Remembering writer John C. Keats

OpenRoad Media got some press recently for releasing The Lord of Publishing, the memoirs of an old literary agent. And I do mean old. Sterling Lord is 92 years old, and still sharing stories of his past clients, such as Jack Kerouac, Dick Francis, Jimmy Breslin, Frank DeFord, Howard Fast, and Nicholas Pileggi.

I first heard about Lord when I was in my teens. One of my journalism professors, John C. Keats (top), was a Lord client. Keats had spent his career churning out books of social criticism during the 50s. He attacked the suburbs and their cookie-cutter houses, Detroit and its dangerous cars, and on and on. One of the best descriptions I heard about Keats’ work was that “he took on Detroit when Ralph Nader was still in his Buster Browns.” Later he wrote biographies on Howard Hughes and Dorothy Parker. He was a definitely a 50s man, and by the time he and I met he was heading into retirement but still teaching journalism. The rap on the teachers in the magazine journalism department was that you ought to take magazine writing with Bill Glavin, my dear professor whom I wrote about last November, and magazine editing with Keats. Keats struck me as a professional curmudgeon. He read one of my short stories once and said, “Nice writing. You have talent. But I don’t believe a word of what you’ve written.”


Keats told us that even if he landed a magazine assignment on his own, without Lord’s intervention or assistance, he always sent Lord a check for his 10% anyway. Knowing what I know about agent-writer relationships today, I’d regard this as unthinkable, but Keats said he did it because he believed Lord had invested in his total career and was entitled to that small token.

I enjoyed reading about Keats in Sterling Lord’s book:

John was in the process of withdrawing from the society he critiqued. He and his wife Margaret moved to Pine Island in the Thousand Islands area of the St. Lawrence River… When I needed John, I would call the Andress Boat Works, in the tiny town of Rockport, Ontario, and tell them I wanted to talk to John Keats. Someone would board a motorboat and bounce over the two miles to Pine Island to deliver the message. Once it was received, John would hop into one of this boats and motor to the tiny Canadian general store that had the phone to call me back. It was quaint and cumbersome, but it worked.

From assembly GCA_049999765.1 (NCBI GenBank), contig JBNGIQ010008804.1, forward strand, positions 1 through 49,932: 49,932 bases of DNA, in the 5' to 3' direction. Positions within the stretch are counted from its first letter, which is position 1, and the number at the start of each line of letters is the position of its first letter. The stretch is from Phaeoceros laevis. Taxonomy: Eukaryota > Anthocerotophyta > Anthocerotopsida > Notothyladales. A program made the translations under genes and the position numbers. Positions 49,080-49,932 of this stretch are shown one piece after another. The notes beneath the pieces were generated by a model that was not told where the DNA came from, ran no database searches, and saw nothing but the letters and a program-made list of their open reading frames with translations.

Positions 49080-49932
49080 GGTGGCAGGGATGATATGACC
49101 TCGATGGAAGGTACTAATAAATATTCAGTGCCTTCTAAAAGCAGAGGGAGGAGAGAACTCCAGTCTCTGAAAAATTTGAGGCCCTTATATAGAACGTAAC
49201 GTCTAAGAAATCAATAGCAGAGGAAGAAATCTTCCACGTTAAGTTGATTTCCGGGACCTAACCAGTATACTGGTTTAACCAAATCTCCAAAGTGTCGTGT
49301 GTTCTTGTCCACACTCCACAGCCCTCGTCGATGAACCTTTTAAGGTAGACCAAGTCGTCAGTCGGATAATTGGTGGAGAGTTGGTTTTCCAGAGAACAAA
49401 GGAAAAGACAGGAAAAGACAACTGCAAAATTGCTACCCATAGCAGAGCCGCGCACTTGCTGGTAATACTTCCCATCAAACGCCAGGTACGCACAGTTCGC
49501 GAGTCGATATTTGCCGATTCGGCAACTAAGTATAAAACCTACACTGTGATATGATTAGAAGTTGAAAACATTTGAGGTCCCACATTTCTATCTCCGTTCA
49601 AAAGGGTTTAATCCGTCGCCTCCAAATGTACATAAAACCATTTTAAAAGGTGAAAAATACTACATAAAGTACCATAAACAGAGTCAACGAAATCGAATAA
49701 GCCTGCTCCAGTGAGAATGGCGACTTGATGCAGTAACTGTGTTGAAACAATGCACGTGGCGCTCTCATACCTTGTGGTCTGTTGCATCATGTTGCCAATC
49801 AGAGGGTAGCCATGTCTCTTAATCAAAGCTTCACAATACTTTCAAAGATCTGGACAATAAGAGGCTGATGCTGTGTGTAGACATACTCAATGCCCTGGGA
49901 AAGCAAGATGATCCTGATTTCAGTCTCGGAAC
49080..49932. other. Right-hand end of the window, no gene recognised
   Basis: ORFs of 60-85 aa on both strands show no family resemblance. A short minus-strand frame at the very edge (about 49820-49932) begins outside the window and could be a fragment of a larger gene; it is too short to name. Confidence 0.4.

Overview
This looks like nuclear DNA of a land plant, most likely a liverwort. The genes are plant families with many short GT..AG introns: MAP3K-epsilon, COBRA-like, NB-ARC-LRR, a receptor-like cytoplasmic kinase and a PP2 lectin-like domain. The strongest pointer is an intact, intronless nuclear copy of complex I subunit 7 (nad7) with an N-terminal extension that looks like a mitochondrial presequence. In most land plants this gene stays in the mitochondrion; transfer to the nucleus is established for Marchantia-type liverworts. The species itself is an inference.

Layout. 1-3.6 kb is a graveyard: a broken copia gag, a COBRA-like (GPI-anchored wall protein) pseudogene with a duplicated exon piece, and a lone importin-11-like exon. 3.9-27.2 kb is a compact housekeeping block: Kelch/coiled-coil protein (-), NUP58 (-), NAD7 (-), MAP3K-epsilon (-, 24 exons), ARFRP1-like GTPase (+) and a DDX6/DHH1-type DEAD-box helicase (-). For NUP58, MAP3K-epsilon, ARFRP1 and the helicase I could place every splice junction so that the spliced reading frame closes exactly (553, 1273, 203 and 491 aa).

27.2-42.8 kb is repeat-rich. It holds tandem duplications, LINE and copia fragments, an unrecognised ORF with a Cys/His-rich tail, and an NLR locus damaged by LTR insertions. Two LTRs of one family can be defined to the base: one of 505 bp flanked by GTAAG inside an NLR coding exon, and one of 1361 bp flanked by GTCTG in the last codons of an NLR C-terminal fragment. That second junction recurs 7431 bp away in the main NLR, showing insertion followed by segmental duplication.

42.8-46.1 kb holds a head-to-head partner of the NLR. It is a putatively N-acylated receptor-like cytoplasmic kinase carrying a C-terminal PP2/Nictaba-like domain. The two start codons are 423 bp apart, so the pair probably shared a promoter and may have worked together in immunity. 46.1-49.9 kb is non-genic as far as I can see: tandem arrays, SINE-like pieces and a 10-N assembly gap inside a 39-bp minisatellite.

I saw that island once, the day before I graduated, when Keats took a group of his “student bodies” up there to help him and Marge open the house for the season. Keats forgot the food he was supposed to bring for our lunch, and we made do with soup out of the pantry. I’ll never forget how angry he was at himself for that, and how he chalked it up to his advancing age. 

He and I stayed in touch after Syracuse and I treasure the letters that originated on that island, where he’d tell of listening to Caruso on the record player while turtles and “Devonian-seeming pike” plied the waters. When his wife died and he got too old for the island, he moved to an assisted living home on the river. He wrote some letters from there and we talked a few times, but he suffered from aphasia, which made everything difficult. I was sad to hear the news of his passing in 2000 at the age of 80. I helped another Keats alum write and submit the obituary which ran in the New York Times. The photo Dana sent to the Times is the one above, which hangs on my office wall today.

It was nice to think of Keats again, and see him come to life — even if only on three pages or so — as I read Lord’s recollections.

Lord’s book is available in paper and ebook. It’s a neat look at a world that feels long gone. You can catch a taste of it in this Vanity Fair article about Lord that ran recently.

If you have ever read any of Keats’s books, please consider leaving a review for them on Goodreads, where I set up a profile for him.

2019 Update: I’ve corrected the dead link to the New York Times obit, and have re-named the link to this post due to advice from Google’s search engine. In the future, I’d like to post other links about Keats that are available online. If anyone reading this finds interesting articles about him, kindly let me know via the Contact page, and I’ll post them in the future.

And yes, I am trying to post here more often. Thank you for noticing. If you want to sign up for my newsletter and claim your free ebook, go here. Thank you! — Joseph D’Agnese